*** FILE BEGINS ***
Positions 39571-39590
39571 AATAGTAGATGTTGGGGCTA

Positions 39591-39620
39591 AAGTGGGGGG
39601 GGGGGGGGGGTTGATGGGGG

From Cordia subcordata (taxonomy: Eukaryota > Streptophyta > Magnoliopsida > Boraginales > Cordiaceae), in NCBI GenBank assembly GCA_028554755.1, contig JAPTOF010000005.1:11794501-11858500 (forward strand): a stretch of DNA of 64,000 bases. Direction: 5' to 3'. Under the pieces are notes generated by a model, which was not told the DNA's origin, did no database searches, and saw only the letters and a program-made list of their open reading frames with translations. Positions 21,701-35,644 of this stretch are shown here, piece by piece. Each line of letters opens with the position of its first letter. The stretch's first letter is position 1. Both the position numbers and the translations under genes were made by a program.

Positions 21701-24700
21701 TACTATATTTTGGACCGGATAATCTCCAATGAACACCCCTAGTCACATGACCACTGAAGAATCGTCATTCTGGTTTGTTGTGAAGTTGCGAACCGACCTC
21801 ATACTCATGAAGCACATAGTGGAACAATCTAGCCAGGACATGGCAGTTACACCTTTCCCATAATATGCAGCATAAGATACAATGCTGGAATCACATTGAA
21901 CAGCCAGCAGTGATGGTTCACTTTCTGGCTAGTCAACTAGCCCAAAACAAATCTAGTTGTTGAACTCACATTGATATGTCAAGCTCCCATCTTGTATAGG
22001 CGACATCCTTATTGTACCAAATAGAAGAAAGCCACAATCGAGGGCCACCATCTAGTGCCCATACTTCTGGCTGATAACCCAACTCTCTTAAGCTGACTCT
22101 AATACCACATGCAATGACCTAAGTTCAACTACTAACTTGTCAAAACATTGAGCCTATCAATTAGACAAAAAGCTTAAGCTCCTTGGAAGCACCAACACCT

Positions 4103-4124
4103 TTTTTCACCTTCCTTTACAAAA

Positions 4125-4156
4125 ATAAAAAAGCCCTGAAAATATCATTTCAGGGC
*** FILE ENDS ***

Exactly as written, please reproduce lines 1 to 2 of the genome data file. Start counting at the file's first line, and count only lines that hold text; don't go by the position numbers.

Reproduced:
Positions 39571-39590
39571 AATAGTAGATGTTGGGGCTA